This view is being assiduously propagated by the EU, Canada, and the WTO Director-General and his secretariat officials.

But this was countered by the Ambassador of a major developing country (and supported by some others), who said he did not agree that an investment regime of the kind being proposed by some industrialised countries was already in place in the WTO agreements. In any case, he said, if there is a view that it was already in existence, then all WTO countries were already bound by such elements, and it was thus not a new issue that should be pursued, and the matter should therefore end there.

The Ambassador added that if certain parties wanted to advocate an investment regime they should say so and give the reasons for it, instead of making the argument that it was already in the WTO and thus had already been accepted.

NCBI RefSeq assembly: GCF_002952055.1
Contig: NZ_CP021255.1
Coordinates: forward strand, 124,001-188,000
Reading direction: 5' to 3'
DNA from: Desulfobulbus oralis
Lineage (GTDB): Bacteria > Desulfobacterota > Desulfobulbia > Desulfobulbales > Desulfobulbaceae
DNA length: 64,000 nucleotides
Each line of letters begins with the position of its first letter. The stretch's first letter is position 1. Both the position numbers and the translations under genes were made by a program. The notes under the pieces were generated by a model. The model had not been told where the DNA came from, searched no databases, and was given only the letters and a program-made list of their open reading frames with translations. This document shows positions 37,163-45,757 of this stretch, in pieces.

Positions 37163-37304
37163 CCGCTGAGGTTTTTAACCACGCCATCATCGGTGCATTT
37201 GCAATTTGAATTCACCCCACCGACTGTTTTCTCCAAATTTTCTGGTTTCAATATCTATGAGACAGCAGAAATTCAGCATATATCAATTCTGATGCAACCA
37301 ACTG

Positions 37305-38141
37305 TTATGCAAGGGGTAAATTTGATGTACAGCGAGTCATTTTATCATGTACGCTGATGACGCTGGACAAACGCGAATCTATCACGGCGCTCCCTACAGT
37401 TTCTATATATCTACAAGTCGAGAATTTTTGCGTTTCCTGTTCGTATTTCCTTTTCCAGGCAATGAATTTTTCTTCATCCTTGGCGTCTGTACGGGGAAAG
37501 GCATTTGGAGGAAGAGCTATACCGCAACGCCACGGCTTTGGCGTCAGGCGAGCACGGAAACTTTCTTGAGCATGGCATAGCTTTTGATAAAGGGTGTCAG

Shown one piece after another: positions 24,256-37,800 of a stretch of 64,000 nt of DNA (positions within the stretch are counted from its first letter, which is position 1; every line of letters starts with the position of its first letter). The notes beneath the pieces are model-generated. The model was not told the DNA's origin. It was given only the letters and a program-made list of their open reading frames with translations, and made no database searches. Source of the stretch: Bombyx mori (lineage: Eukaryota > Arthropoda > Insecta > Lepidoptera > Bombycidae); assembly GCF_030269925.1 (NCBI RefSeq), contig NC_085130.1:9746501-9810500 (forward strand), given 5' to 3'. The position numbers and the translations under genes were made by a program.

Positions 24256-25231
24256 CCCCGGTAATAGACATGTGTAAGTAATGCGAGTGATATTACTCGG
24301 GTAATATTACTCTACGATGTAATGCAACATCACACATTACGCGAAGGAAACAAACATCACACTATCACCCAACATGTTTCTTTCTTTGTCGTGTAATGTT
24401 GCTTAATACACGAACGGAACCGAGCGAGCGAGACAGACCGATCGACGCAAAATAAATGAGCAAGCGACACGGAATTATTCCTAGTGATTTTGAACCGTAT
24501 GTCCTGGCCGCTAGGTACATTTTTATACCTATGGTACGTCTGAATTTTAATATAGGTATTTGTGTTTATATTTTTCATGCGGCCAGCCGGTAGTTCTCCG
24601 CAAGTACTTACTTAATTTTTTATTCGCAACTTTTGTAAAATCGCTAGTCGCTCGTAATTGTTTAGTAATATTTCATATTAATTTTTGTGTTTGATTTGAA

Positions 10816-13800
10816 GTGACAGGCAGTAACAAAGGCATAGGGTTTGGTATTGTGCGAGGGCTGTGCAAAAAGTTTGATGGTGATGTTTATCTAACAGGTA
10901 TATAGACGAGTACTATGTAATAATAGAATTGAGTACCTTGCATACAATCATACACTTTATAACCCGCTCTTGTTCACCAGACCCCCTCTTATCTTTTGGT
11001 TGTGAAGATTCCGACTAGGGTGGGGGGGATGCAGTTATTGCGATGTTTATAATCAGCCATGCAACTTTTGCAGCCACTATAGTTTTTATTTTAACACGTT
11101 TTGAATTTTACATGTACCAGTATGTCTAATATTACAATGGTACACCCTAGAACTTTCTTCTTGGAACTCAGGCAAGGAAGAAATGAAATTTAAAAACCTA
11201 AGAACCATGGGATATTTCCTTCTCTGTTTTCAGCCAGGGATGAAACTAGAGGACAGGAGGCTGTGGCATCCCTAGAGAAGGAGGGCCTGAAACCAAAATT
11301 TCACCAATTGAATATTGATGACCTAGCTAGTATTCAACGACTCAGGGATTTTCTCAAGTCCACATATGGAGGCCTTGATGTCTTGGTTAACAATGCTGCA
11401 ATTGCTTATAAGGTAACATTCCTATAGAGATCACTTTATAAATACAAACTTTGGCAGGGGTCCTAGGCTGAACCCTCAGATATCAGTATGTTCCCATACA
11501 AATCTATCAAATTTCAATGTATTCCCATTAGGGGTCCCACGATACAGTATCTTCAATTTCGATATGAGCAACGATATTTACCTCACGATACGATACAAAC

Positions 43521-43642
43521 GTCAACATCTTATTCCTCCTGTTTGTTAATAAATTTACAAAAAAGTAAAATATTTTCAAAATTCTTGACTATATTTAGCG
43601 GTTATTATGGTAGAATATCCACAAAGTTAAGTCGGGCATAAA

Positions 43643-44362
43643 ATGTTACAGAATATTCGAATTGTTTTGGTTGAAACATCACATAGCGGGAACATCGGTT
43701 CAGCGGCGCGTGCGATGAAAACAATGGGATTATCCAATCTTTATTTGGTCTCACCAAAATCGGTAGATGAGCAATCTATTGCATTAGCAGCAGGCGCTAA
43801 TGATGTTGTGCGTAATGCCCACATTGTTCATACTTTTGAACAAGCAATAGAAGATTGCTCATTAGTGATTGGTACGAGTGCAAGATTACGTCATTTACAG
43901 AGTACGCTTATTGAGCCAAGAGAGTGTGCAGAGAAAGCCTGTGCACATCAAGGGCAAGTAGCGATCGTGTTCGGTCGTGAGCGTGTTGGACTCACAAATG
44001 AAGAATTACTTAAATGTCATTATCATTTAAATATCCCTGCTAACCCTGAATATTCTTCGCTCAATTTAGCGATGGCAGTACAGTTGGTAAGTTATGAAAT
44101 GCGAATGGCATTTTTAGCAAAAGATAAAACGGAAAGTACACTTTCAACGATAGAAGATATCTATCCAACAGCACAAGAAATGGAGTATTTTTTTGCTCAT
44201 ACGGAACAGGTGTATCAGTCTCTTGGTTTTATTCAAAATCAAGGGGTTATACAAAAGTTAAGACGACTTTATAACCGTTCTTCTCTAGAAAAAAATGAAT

As one of participants later explained on a non-attributive basis, "if the subject is already covered and in WTO agreements to which we are all parties, there is no need for either a separate negotiating process or work programme on investment, or for the WTO Director-General to go around the world campaigning for this, and presenting a one-sided view, but giving the impression that there was a consensus of sorts...

"Those wanting to flesh out existing rules and seek more provisions on investment should pursue their aims through the established WTO processes and in terms of the existing agreements and provisions.

"The very fact that the EU, Canada and the WTO head are pushing for investment as a separate WTO issue, even when all of them claim it is already being dealt with, shows their shaky ground," the delegate said.